Monday, August 31, 2015

First Assignment

August 31, 2015

Well, I'm in with two feet. I've turned in my first college paper in a very long time.  The requirement wasn't especially a long paper (and naturally, I went beyond the minimum; brevity has never been my strong suit), but there was a little bit of trepidation and intimidation and procrastination and "what-if-they-don't-like-what-I've-written?", even though ultimately I feel pretty good about what I wrote.  It was essentially a paper synthesizing information in four different articles about the teaching of literacy, something I am passionate about and about which I have something to say.  So, you know--I had buy-in.  But it did give me a minute's pause to remember that our students face trepidation and intimidation and procrastination and "what-if-they-don't-like-what-I've-written?" even (especially) when we ask them to write about something they are less than passionate about.  I think everyone who's been on the teaching side of the desk for awhile should get back in the students' desks every now and again.  It's a good reminder.

Sunday, August 30, 2015

Quiet Sunday

August 30, 2015

Today was quiet--a little sleeping in, a little shopping around Fashion Fair and River Park for Doug and me before dinner at PF Chang's, and then homework time and grading papers for me in front of the VMA's tonight.  Sometimes it's good to take it easy.  I know that in just a few weeks I'll be drowning in papers and meetings and mom-taxi obligations and the never-ending housework that seems to multiply exponentially while we all sleep, but for now, I'll relish the calm before the storm.

Saturday, August 29, 2015

Another Bit of Evidence That We're Off to a Good Start

August 29, 2015

I was running around this weekend, celebrating the end of the first week with a little retail therapy, when I ran into one of my new students.  (Side note: It NEVER fails that I run into a new student sometime during the first week outside of school, and I don't recognize them because you know, I just met 200 new folks and I haven't learned who they all are yet.  I always feel awkward when they come up to me and say, "Mrs. Lutjens! Hi! How are you?" and I'm thinking, "Have I seen you before? Were you in my class? Was your sister in my class? How is it that your face isn't ringing a bell?" and then I realize, "Oh, you must be in my class THIS year!")

Anyway, this lovely young lady shyly approached me and said, "I just wanted you to know that the book I checked out from your library--you know, that one by James Patterson?--I started reading it in class on Friday, and I can't stop reading it!  I don't like to read too much, but I do like mysteries, and this book makes me want to keep reading to find out what's going to happen."  Then, by the way, she introduced me to her mom, who told me how happy she was that her daughter loves her school and loves her classes and her teachers and is looking forward to a really good year.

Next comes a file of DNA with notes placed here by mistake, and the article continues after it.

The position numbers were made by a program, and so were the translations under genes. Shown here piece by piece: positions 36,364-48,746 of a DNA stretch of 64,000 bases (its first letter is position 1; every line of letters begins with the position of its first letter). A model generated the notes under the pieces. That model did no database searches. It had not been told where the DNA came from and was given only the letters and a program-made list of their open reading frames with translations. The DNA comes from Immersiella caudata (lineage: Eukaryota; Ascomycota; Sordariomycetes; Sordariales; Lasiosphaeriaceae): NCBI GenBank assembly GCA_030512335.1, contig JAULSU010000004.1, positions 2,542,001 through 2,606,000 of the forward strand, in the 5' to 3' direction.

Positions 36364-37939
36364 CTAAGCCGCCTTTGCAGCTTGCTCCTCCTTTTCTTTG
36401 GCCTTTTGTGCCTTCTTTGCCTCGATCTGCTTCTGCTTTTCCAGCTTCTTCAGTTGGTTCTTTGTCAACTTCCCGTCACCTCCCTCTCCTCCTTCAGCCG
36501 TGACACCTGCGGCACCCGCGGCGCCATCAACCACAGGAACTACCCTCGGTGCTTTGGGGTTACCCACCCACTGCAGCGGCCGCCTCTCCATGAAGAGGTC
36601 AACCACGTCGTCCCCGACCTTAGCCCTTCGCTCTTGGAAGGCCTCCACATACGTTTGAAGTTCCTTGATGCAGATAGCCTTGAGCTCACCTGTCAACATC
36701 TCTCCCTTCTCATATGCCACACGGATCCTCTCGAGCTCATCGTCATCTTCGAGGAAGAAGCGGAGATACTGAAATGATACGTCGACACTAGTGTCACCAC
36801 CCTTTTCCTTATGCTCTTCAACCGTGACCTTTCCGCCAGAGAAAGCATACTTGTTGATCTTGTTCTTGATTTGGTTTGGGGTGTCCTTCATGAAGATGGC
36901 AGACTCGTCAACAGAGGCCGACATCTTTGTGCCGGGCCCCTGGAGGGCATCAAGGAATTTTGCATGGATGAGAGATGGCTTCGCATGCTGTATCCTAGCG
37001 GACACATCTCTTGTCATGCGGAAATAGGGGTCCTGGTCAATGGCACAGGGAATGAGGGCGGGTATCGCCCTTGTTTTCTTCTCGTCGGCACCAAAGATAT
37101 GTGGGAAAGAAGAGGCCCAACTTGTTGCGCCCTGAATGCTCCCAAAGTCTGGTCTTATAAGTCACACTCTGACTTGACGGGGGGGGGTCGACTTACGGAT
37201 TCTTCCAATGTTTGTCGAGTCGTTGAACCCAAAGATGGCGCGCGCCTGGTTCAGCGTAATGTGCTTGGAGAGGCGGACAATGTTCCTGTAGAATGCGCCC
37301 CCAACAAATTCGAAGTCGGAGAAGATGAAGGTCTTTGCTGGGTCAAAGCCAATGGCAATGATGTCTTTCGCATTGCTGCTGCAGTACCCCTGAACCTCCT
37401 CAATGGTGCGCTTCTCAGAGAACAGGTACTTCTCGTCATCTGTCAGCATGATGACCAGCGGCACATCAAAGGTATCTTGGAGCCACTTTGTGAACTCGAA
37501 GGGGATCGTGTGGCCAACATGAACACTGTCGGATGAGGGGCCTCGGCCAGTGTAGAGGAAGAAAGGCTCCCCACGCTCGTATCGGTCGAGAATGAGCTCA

That, my friends, is a win for the week.

Friday, August 28, 2015

First Week Down

August 28, 2015

The first week of the new school year is in the books, and here's what we know so far:

1.  My classes are big. Like, really big.  Like, I'm thankful for the class where I only have 34 students because it's super small compared to the ones where I have 42 kids.

2.  Even though my classes are big, I'm already liking the personalities I see in my kids.  I seriously love teaching seniors.

3.  All the time and money I've spent seeking out newer books for my classroom--worth it!  I had at least 30 kids check out books from my classroom library because something there appealed to them.

4.  Danielle is going to survive this year even though she and Megan have no classes together.  

5.  Danielle likes her teachers and they like her.  I mean, she IS a pretty likable kid.

6.  Nicholas is excited to get to take Japanese classes in college, just because.  I made him take Spanish in high school for practical reasons; he gets to take Japanese now because he wants to.

7.  Nicholas has so far impressed me with his willingness to get up and head to his classes not only on time, but early--even though my not-a-morning-person son took an 8 a.m. class.

8.  Taking all his A.P. classes enabled Nicholas to take some Engineering courses right off the bat as a freshman, which will definitely help distinguish high school from college.

9.  My own Fresno State classes are now online instead of face-to-face, due to low enrollment.  I was looking forward to an actually in-class experience, but this format actually gives me a little more flexibility in terms of time.

10.  I'm really liking my professor for my first Master's class.  I think this is going to be fun!

Thursday, August 27, 2015

Checking Out the Classroom Library

August 27, 2015

A few comments overheard in class today during our Book Pass, where I introduce students to some of the books in our classroom library:
--"What are the odds? She happened to put the one book I've been wanting to read on MY desk!" (Sheer happy coincidence--I placed a random book on every desk.)